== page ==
You can only purchase tickets to the Statue of Liberty, the Crown, and Ellis Island through Statue Cruises. While there are third-party and independent tour companies that legitimately sell tickets to the Statue of Liberty, these companies acquire those tickets from Statue Cruises.
So, if you’re approached by someone standing at the entrance of Battery Park, telling you they can get you tickets, right now, for same-day access to the Crown, run the other way!
The Summit at One Vanderbilt (Coming Soon!)
- Address: 1 Vanderbilt Ave, New York, NY 10017
- Expected to open in 2021
- Neighborhood: East Midtown, next to Grand Central Terminal
One Vanderbilt is a brand new office tower set to dominate the midtown skyline, and become the fourth tallest building in the city.
Since it’ll be situated right next to Grand Central Terminal, the company has signed an agreement to renovate aspects of Grand Central, in exchange for the location of its new home.
While not much is known yet about one Vanderbilt and its future New York City observatory, The Summit, it’s currently expected to open in 2021.
Chrysler Building (Coming Soon!)
- Address: 405 Lexington Ave, New York, NY 10174
- Expected to open in 2021
- Neighborhood: Turtle Bay, next to Grand Central Terminal
When the Chrysler Building first opened, the Celestial, its observation deck on the 71st Floor, operated for about 15 years. Later, the 66th through 68th floors of the Art Deco building was home to the exclusive Cloud Club, before closing in 1978.
Now, new owners of the historic building are planning to reinstate this observatory in New York City. The former Club inspires plans for its style, but this time on the 61st and 62nd floors. No expected opening date has been announced yet for our last addition to the list of best observatories in New York City.
Questions Before Booking an Observatory in New York:
Map for this guide
Here is an interactive map of New York City I made for you that outlines where all of the best observatories in New York City are located.
What factors should I think of when picking the best observatories in New York City for my trip?
There are so many components to consider! Which of the following determinants are most important for your New York City experience?
- Time – How much time do you have on your trip? Will you have time to take in the view from multiple observation decks, or do you only have time for one?
- Location – Where will you be spending most of your time in the city? Are you willing to travel to a different part of the city for the views? Is your accommodation near any observation deck?
- Views – What view do you want to see when you’re looking out over the city? Central Park? The Hudson River? Madison Square Park?
- Time of day – When do you have time to go? Do you prefer a daytime view or the bright lights of New York City illuminating the skyline?
- History – Are you a history buff or a classic movie lover? If so, one of the older, iconic buildings will satisfy your interest. In contrast, if you love modern architecture or innovative new designs, the newer observation decks are for you.
- Cost – How much are you willing to spend on tickets?
Which of the best observatories in New York City are included in the various discount passes?
|Name||The Sightseeing Pass||CityPASS||CityPASS C3||New York Pass||The Explorer Pass|
|Top of the Rock||Yes||Yes||Yes||Yes||Yes|
|One World Observatory||Yes||No||No||Yes||Yes|
|Empire State Building||Yes||Yes||Yes||Yes||Yes|
|The Edge at 30 Hudson Yards||Yes||No||Yes||No||No|
|Statue of Liberty Crown Access||No||No||No||No||No|
|The Summit at One Vanderbilt||TBA||TBA||TBA||TBA||TBA|
So, which is the best observatory in New York?
Personally, I would argue that they are all the best observatories in New York City because they all offer unique experiences. However, if I have to pick…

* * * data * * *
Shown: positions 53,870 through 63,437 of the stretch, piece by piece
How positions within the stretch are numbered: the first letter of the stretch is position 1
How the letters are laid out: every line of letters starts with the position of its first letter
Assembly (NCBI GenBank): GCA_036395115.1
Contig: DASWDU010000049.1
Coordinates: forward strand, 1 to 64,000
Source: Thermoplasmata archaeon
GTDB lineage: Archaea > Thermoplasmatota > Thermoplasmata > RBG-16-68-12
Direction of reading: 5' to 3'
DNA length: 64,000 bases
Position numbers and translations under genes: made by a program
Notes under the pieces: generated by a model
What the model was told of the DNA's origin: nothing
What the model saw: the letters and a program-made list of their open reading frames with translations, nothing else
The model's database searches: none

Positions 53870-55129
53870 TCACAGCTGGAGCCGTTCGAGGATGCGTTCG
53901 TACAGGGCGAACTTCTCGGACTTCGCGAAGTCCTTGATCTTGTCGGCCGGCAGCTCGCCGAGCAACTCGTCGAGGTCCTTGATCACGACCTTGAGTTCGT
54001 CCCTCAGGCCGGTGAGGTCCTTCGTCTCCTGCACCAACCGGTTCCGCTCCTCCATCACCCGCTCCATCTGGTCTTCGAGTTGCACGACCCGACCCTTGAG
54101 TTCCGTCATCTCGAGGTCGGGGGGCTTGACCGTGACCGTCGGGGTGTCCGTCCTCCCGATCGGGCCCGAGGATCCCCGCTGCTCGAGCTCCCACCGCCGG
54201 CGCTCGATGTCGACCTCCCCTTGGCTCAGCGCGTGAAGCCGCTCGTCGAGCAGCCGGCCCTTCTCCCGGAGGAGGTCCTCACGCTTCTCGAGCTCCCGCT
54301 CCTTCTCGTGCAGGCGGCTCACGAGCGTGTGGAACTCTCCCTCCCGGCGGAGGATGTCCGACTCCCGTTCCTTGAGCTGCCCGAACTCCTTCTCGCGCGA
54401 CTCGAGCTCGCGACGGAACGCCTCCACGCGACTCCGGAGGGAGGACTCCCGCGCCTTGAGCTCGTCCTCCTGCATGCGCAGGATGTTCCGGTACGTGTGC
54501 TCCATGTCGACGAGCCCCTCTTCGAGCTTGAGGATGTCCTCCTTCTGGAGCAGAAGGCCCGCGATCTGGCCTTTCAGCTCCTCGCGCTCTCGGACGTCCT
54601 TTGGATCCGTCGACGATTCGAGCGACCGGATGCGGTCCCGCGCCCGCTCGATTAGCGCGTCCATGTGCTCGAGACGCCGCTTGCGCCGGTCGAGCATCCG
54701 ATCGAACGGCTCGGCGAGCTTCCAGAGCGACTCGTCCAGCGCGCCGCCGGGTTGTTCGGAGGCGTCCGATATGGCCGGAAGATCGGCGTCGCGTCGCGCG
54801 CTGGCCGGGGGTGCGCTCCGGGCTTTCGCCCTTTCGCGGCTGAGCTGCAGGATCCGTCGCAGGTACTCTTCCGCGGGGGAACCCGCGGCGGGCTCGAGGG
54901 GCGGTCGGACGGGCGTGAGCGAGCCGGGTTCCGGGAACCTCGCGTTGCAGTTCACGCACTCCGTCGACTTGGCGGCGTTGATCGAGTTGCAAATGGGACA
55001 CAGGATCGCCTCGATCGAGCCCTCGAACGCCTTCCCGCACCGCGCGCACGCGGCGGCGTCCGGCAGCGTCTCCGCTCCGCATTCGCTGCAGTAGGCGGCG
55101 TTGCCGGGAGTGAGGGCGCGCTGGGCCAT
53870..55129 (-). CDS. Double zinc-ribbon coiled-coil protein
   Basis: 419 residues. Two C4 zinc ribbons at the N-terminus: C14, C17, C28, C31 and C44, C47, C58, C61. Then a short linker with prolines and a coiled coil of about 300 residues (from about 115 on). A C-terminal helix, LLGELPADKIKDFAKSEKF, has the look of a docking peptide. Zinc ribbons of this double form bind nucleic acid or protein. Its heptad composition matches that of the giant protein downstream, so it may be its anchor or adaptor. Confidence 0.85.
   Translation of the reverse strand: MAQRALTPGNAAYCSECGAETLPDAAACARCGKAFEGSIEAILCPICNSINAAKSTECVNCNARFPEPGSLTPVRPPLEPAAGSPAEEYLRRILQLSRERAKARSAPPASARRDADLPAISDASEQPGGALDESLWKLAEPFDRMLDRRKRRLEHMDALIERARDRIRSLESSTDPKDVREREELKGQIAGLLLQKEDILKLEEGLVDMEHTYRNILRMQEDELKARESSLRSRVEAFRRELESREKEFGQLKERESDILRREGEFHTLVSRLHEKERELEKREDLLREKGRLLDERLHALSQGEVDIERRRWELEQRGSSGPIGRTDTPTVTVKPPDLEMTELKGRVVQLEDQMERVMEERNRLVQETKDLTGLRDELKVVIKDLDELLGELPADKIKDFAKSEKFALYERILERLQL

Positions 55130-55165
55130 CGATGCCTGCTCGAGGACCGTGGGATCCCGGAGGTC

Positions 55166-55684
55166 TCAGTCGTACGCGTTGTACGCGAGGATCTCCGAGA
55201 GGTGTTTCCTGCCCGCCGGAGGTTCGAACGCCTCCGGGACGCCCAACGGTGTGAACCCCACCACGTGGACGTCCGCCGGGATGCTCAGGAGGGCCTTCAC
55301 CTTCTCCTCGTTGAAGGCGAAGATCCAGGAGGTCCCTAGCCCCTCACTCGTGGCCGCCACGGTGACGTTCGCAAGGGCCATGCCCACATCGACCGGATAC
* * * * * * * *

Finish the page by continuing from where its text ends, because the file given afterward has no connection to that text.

Highest Observatory in New York: The newly minted winner of this category, the Edge at 30 Hudson Yards stands as the highest observatory in New York City. You’ll get a beautiful view of the Hudson River, Jersey City, and all the way to One World Trade Center. Most importantly, the glass floor staring down onto the city street below is not to be missed!
Most Historic New York City Observatory: King Kong. Elf. An Affair to Remember. Sleepless in Seattle. On the Town. What do all of these movies have in common? These films all feature pivotal moments that incorporate the Empire State Building. The tallest building in the world for 40 years. The most notable example of Art Deco architecture style and New York City’s “setback” zoning laws. The observation deck at the Empire State Building is truly one of the most quintessential New York City activities.
Best views of Central Park: Since it is the most northern observation deck in Manhattan, Top of the Rock is sure to provide you with gorgeous views of Central Park at all times of the year. You might even catch a glimpse of the Metropolitan Museum of Art in the winter while the trees are Baron. You’ll also get an incredible view of all of these other best observatories in New York City in one photograph.
Least Expensive: The Crown of the Statue of Liberty is the least thought-of as an observatory in New York City because it’s a bit further out of the way and much harder to acquire tickets. However, if you can plan your New York City itinerary at least a few months in advance, you will have an opportunity to see a view that not many have the chance to see.
It’s also the least expensive Observatory ticket if you’re purchasing tickets individually without a pass. And you get so much! Access to the Statue of Liberty, the Crown, the Liberty Museum, as well as Ellis Island, the Ellis Island Museum, and all three boat rides in between.
Favorite: The One World Observatory in New York is my personal choice for the best observatory in NYC. Although it’s no longer the highest observatory in New York, the One World Trade Center building itself is the sixth tallest building in the world, standing at 1,776 ft tall in honor of the Declaration of Independence.
Even though it’ll be missing from your pictures of the New York City skyline since, y’ know, you in it, you will have remarkable views of the 9/11 Memorial, every other structure on this list, as well as distant views of the other boroughs. On a clear day, you’ll be able to see as far off as 50 miles away. It truly is one of the best observatories in New York City.
Above all, no matter which view you decide to take in, you’ll have a phenomenal experience. All of these are truly the best observatories in New York City. Please, on your next trip to the Big Apple, I hope you will consider taking in a view from at least one of these observation decks.
Do you have a favorite observatory in New York City? Let me know below!